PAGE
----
THE government must increase civil servants’ salaries in the upcoming 2021/22 financial year budget or brace for crippling strikes by unhappy workers, TKM Consultancy economist, Letsatsi Sephepha has said.
Finance minister Thabo Sophonea is expected to present the 2021/22 financial year budget estimates next month and Mr Sephepha has suggested that the government must direct the bulk of its resources towards the recurrent budget and avoid clashing with its workers.
The recurrent budget, also known as operational budget, includes line items such as wages, utilities and rent payments.
Mr Sephepha said the government must allocate 55 to 60 percent of its whole budget toward the recurrent budget to enable salary increments for civil servants if it is to avoid clashes over demands for salary hikes.
“Between 55 and 60 percent must go towards the recurrent budget if the government wishes to increase salaries for the civil service or else there will be a serious clash if there are no increments,” Mr Sephepha said.
Mr Sephepha predicted that civil servants would demand salary increments to keep up with the ever-increasing prices of goods and services.
“Production was on its lowest in the past year due to Covid-19 restrictions. This resulted in the rise in commodities prices. There is going to be a serious challenge when civil servants demand salary increases due to hikes in the prices of commodities. For that reason, the government is going to be forced to increase the recurrent budget,” he said.
While the government might have to reduce its spending due to lowered revenue collections owing to the adverse impact of Covid-19, the situation warrants for salary increments. This is especially so after the five percent salary increment effected in the 2020/21 financial year was swallowed by exorbitant taxes, he said.
“The increment was as good as non-existent given the increase in value-added tax (VAT) on commodities. It was no different from the previous year (2019/20) when there was no increment. It is a serious challenge when salaries remain low yet market prices are increasing. Therefore, a conflict must be expected if civil servants do not get salary increments and fail to keep up with their financial commitments such as loans and insurances,” Mr Sephepha said.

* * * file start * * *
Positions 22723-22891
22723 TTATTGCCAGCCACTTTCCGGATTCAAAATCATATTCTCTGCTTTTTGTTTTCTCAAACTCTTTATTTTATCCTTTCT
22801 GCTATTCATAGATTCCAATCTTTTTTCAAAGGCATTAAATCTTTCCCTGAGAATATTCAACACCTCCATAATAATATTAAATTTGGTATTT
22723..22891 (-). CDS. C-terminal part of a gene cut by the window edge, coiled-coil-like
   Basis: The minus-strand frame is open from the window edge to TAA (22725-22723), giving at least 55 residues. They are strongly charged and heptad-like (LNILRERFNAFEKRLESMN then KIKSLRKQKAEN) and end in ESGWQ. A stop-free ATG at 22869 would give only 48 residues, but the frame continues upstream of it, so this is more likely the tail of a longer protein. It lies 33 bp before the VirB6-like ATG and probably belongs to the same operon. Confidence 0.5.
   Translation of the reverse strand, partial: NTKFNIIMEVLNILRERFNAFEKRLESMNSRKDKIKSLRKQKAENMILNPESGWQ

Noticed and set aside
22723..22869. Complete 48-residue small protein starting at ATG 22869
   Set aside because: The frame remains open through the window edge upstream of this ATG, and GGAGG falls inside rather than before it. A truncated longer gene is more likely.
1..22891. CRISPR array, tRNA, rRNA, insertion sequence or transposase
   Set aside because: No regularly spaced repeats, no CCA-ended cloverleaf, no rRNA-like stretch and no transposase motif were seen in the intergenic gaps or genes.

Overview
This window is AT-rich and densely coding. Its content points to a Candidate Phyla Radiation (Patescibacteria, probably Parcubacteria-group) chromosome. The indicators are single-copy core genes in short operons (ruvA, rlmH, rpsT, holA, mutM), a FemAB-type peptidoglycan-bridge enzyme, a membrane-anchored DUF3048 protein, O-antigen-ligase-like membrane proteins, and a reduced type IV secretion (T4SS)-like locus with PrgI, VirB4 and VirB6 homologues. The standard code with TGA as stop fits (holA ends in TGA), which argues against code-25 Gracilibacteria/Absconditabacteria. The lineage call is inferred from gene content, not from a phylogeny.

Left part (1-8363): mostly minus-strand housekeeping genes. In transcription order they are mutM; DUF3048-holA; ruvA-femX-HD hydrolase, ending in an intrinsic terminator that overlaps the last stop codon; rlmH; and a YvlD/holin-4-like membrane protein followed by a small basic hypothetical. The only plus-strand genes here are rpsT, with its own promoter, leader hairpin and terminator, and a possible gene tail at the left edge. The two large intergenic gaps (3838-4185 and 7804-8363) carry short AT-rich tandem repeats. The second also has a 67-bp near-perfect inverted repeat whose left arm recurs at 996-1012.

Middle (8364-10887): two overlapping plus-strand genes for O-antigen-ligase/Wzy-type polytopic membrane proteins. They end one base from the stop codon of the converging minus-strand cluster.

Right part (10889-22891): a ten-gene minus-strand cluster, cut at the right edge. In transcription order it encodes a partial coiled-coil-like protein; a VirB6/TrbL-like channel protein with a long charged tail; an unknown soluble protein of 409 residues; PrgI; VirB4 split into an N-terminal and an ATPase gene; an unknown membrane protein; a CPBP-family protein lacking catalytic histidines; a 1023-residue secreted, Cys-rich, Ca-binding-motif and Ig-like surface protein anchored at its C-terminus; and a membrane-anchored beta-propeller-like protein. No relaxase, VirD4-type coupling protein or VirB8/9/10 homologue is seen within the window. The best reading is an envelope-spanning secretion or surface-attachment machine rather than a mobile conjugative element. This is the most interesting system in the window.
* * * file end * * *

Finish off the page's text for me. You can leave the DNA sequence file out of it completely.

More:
The government must invest in the private sector to create jobs and relieve itself of its current huge expenditure on salaries as the major employer.
“It is time for the government to finance small business enterprises for job creation. This is not the time for people to look up to the government for employment. Sound and sustainable economies are built on small business enterprises. The time for people to make a living out of government tenders are over especially now when it takes them as long as two years to be paid for services they have provided,” Mr Sephepha said.
Attempts to get a forecast of the budget from Mr Sophonea failed as he said he was caught up in meetings.
Last June, the International Monetary Fund (IMF) predicted massive fiscal shocks as countries make tough budget allocations on the back of Covid-19-related economic disruptions.
“The preparation of the 2021 budget will need to take stock of the impact of the Covid-19 crisis on the economy and the government’s fiscal position; evaluate the fiscal space for continued priority crisis spending and recovery measures; assess the government’s financing needs; and enhance transparency and accountability by providing a proper presentation and accounting of Covid-19-related fiscal responses, including off-budget measures,” the IMF advised.
The IMF has repeatedly urged Lesotho to employ fiscal prudence and arrest high expenditures.
Following a visit which ended on 26 April 2019, the IMF noted that due to the continuously declining Southern African Customs Union (SACU) revenues which were below historical averages, the government had run into fiscal difficulties. The organisation said this had also been coupled by persistently high government expenditure, which has led to the emergence of government payment arrears.
“Lesotho continues to face significant challenges, stemming mainly from the declining SACU revenues and high government expenditures.
“Against this background, the IMF underscored the need for both short and medium-term measures to preserve fiscal and external sustainability, as well as generate strong and inclusive growth,” the IMF said after the 2019 visit.
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